• Washington Post

Air Force Disciplines 15 People in Discord Leaks Investigation

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The Air Force disciplined 15 members of the Air National Guard after an internal investigation found that a “lack of supervision” and a “culture of complacency” helped enable a 21-year-old airman to share hundreds of classified documents online in a sprawling leak of U.S. military secrets that rocked the national security establishment this spring.

In a report delivered to Congress on Monday, the Air Force blamed Airman 1st Class Jack D. Teixeira’s superiors for failing to restrict his access to classified systems and facilities and to alert appropriate authorities during the time that he was alleged to have been illegally sharing government secrets.

The Air Force completed its investigation in August, but notified Congress and disclosed the findings Monday after being informed that The Washington Post was publishing a multipart investigation into the Discord leaks. The first article in the series published Monday morning; a “Frontline”/Post documentary will premiere Tuesday.

The office of the Air Force inspector general found that while Teixeira is believed to have worked alone to smuggle classified documents from his workplace at Otis Air National Guard Base in Massachusetts – and post photographs of them online – other members in his unit “had information about as many as four separate instances of his questionable activity.”

“After interviewing higher levels of the supervisory chain, it appears knowledge of these security incidents was not fully disclosed above the squadron level,” said an eight-page summary of the investigation. It added that “three individuals in the unit who understood their duty to report specific information regarding A1C Teixeira’s intelligence-seeking and insider threat indicators to security officials, intentionally failed to do so.” Some feared that security officials might “overreact,” the summary added.

The lack of action, investigators found, allowed Teixeira to share hundreds of classified pages that he posted on several online servers on the gaming chat platform Discord. It marked one of the Pentagon’s most embarrassing leaks in years, prompting outcry from allies and partners, frustration from senior defense officials, and felony charges for Teixeira, who was arrested in an FBI raid at his family’s home in Dighton, Mass., in April. Teixeira has pleaded not guilty to several related charges.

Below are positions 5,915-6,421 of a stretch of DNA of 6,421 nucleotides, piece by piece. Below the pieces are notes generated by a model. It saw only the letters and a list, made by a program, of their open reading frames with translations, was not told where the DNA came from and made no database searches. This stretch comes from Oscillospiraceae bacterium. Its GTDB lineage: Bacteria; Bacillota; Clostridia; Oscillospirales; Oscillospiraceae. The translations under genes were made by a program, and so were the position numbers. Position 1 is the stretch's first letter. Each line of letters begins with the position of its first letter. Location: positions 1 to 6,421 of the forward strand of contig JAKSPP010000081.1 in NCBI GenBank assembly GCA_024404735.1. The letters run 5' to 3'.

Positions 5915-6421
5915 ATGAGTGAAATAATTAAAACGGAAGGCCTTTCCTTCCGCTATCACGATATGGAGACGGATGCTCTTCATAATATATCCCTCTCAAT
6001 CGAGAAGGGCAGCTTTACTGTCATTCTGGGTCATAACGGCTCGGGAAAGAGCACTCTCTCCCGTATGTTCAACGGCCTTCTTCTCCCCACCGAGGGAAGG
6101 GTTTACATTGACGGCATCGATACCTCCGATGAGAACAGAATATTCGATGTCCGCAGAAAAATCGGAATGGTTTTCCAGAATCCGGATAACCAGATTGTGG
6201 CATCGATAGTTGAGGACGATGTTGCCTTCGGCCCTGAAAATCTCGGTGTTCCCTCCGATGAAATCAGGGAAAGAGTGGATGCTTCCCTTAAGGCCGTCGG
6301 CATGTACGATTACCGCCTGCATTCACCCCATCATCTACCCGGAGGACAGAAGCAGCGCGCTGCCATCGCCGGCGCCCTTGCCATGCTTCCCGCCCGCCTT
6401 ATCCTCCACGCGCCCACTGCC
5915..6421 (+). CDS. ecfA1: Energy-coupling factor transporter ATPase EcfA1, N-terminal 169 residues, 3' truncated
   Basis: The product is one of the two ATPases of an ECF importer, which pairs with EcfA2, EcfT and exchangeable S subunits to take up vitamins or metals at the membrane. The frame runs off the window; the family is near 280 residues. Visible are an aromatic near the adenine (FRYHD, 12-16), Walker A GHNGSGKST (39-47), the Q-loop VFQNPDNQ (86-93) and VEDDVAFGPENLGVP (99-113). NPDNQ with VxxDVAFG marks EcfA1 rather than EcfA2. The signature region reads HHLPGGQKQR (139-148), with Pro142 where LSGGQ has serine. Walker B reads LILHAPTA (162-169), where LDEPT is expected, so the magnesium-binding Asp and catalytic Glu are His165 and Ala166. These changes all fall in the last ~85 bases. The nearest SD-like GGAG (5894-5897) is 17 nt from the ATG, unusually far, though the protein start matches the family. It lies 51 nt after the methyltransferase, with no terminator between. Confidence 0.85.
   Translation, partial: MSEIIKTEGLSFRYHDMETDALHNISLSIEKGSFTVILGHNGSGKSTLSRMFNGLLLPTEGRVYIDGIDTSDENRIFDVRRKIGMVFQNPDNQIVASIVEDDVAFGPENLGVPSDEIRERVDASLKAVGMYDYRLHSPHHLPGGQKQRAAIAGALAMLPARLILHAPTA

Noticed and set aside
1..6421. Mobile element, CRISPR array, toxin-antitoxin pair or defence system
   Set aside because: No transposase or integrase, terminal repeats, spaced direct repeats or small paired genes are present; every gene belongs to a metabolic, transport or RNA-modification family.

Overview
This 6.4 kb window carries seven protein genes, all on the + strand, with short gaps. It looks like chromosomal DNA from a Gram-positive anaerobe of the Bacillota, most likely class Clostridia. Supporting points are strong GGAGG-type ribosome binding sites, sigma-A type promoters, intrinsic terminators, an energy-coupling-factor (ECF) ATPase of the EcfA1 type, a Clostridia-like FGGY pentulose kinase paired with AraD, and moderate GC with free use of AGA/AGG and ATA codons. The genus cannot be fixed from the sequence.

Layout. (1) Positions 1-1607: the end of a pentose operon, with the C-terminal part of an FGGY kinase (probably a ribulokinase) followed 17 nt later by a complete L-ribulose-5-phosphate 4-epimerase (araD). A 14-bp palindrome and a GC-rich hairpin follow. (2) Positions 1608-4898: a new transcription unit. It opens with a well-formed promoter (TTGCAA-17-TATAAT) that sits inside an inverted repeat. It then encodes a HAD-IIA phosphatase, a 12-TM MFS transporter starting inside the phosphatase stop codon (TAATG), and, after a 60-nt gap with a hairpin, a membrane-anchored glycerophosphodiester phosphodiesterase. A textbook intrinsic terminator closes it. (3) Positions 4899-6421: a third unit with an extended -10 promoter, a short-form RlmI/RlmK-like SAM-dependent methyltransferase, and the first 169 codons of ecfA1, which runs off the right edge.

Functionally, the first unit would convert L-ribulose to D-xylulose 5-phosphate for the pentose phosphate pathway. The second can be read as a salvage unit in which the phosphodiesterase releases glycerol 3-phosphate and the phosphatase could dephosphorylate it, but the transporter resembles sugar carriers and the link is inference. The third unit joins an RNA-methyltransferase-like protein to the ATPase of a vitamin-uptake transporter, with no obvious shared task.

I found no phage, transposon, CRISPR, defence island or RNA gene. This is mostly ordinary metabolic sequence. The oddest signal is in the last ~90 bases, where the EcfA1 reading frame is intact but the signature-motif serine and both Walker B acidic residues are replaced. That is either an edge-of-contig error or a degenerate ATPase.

Air Force officials said in a statement that the 15 who were disciplined range in rank from staff sergeant to colonel. Air National Guard leaders began the disciplinary process Sept. 7, removing some personnel from their positions and filing administrative action known as nonjudicial punishment against others, the service said.

Ann Stefanek, an Air Force spokeswoman, said that once the report was completed, it was provided to both active-duty leaders and the Massachusetts Air National Guard, with all disciplinary actions completed by Dec. 2. National Guard members are in uniform less frequently, she noted, complicating how quickly disciplinary actions occur.

Air Force Secretary Frank Kendall said in the service’s statement released Monday that every airman is entrusted with safeguarding classified information, and that the service will “hold responsible individuals accountable” when there is a “breach of that sacred trust.”

“Our national security demands leaders at every level protect critical assets, ensuring they do not fall into the hands of those who would do the United States or our allies and partners harm,” he said.

Senior Air Force officials kept Defense Secretary Lloyd Austin apprised of the investigation as it was carried out, said Maj. Gen. Patrick Ryder, a Pentagon spokesman. Ryder, asked whether Austin had a reaction to the findings, said the secretary is “confident the Air Force is taking necessary steps to look into this.”

Among those punished, Air Force officials said, is Col. Sean Riley, who was commander of the 102nd Intelligence Wing, a Massachusetts Air National Guard unit to which Teixeira reported. Col. Enrique Dovalo, the former commander of the subordinate 102nd Intelligence, Surveillance and Reconnaissance Group, also was cited “for concerns with unit culture and compliance with policies and standards,” according to Air Force officials.

Riley was relieved of command; the Air Force did not publicly disclose the nature of Dovalo’s punishment. Neither officer responded Monday to requests for comment, and the Massachusetts Air National Guard said in an email that they would not be granting interviews at this time.

Riley was removed from his command position on Nov. 1, a detail not disclosed until Monday. Dovalo already had moved on to another role, said a defense official familiar with the issue, speaking on the condition of anonymity to address personnel matters. The majority of the disciplinary decisions were made within the Massachusetts Air National Guard, the official said.

Riley suspended lower-ranking personnel in April from their positions in the smaller 102nd Intelligence Support Squadron and the detachment of National Guard members to which Teixeira reported most directly. They now have been “permanently removed” from those jobs, Air Force officials said Monday.

In June, Riley referenced the investigation in a brief video message to personnel under his command, saying that, like the New England Patriots, they needed to make needed adjustments and improvements while also preparing for the future.